My sister brought four air mattresses. We filled them and stacked them, two where my twin bed used to be and two where hers was in the room at 807 we shared all our growing up years. We both wanted to spend one last night in the house on Deering before we closed the sale on Friday.

Look, here’s the ghost, I said. What ghost? she said. On our wooden bathroom door the sap lines had run in the shape of what to me had always looked like a little man with a robe that I called a ghost. She had never noticed.

Whatever happened to your white French dresser? she asked. I think Mama sold it, I told her. She laughed and commented on how I had all my makeup and stuff there and I told her not to touch any of it, ever. Did you? I said. Of course, she said.

I walked through the house and remembered. The casual dining room always had a chocolate cake in the cake dish in the built-in china cabinet. The kitchen was full of sounds and smells and light, and Mama was always standing over the stove. In the living room our Christmas tree stood on the chest that is now in my sister’s attic waiting for my son to go get it. Mama and Dad both spent their final moments in the front bedroom after being in this home for sixty years. In the middle bedroom were a stereo, a piano, a couch where I talked on the phone for hours every night during my high school years. And the back bedroom my sister and I shared — I could look at the red blinking radio tower south of town from the window beside my bed, in the fall I could hear the compress humming, I could smell honeysuckle on the back fence. Every night in the adjoining bathroom, I’d wash my face and apply Clearasil, I’d roll my hair on jumbo rollers, and I’d read my Bible in there so I wouldn’t disturb my sister, already asleep. I read a verse every night, even late, after a date.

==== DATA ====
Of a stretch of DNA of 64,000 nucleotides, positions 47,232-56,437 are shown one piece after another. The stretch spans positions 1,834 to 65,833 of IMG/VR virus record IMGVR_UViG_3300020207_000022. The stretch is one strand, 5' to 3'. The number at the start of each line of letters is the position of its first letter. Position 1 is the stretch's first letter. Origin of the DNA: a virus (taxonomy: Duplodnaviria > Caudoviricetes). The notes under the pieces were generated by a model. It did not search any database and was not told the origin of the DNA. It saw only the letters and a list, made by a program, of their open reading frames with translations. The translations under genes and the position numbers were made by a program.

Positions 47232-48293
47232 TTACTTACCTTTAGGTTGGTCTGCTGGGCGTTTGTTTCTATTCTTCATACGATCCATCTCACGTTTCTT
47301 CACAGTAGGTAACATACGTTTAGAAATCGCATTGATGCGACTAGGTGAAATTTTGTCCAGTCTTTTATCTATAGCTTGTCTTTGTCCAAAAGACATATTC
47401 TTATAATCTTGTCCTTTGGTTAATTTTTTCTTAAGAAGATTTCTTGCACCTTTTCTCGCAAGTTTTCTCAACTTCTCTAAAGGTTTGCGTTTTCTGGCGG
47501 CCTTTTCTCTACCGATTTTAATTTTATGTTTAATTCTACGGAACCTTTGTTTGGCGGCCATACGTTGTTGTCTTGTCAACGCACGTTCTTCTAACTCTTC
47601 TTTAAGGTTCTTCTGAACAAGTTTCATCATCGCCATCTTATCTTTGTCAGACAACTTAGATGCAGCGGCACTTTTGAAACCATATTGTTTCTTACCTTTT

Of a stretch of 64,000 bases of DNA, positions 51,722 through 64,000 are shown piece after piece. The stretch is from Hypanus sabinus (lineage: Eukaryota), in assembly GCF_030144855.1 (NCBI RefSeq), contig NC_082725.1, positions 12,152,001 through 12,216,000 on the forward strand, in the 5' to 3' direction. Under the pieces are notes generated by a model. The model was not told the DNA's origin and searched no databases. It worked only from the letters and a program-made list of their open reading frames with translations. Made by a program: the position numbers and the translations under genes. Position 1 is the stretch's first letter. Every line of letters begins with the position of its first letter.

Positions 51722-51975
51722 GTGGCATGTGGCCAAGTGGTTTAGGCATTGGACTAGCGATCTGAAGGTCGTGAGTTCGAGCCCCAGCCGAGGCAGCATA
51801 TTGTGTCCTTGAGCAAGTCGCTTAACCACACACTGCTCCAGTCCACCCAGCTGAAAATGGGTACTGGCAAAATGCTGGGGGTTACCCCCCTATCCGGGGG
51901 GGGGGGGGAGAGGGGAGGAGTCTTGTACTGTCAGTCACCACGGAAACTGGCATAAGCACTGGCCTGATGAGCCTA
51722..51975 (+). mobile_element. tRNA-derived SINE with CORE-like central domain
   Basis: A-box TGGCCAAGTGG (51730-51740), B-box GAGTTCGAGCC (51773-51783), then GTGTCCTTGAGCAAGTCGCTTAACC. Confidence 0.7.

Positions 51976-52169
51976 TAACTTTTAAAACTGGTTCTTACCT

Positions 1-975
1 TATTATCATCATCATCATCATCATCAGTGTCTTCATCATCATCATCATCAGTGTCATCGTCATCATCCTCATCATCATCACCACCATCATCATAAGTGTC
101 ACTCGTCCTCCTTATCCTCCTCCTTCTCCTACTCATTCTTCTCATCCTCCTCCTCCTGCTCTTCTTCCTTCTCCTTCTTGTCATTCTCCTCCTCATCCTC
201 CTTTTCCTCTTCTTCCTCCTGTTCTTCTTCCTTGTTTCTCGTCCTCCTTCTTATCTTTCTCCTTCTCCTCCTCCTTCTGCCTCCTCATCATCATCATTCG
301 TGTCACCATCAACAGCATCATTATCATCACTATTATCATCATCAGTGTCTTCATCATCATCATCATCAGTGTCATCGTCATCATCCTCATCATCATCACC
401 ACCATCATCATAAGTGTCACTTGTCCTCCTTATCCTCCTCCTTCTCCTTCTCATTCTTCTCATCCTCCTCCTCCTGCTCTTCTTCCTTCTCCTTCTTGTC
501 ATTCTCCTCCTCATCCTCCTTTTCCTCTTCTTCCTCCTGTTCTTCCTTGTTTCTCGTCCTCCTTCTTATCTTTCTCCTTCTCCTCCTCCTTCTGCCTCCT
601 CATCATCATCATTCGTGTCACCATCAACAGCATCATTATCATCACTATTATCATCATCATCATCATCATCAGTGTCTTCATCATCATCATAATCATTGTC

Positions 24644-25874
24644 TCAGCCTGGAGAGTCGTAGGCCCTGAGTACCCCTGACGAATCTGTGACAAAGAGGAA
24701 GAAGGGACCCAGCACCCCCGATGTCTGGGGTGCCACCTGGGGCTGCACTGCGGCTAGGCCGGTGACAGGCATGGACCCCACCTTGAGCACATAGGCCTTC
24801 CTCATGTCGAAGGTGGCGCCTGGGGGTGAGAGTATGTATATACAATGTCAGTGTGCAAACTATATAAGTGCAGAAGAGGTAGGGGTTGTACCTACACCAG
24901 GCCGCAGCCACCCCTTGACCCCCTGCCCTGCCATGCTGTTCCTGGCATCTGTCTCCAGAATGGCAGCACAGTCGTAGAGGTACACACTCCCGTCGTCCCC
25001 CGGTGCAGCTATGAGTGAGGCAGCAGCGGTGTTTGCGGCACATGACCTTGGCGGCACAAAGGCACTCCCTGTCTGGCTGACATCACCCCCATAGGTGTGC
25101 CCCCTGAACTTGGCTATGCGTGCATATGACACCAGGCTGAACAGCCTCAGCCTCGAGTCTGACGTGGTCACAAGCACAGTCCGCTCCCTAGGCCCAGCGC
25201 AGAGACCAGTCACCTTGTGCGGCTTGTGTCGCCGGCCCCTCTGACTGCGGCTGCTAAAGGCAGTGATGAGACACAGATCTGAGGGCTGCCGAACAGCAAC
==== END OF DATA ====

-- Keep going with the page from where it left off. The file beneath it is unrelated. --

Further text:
This place is where I became who and what I am. How do you leave this? How do you walk away from all these memories?

In the backyard Mama’s Carolina jasmine was just about to open in thousands of blooms.

Friday morning, my sister put on a red sweater. Oh my gosh, I said. I have the same sweater in blue and I’m wearing it today. We laughed and said, yes, we are definitely sisters.

One thing I noticed strongly: the house was too quiet. It was never quiet. But now it was unsettlingly quiet. Mama and Dad weren’t there, and the silence hummed in my ears.

I hung the old flag out front that Dad flew every patriotic holiday…the one I hung the day he died, and then the day Mama died. The flag signals all ends.

We went to the cemetery and told Mama and Dad a new family was going to be living in the house at 807. Then we signed on the line. And cried. And cried.

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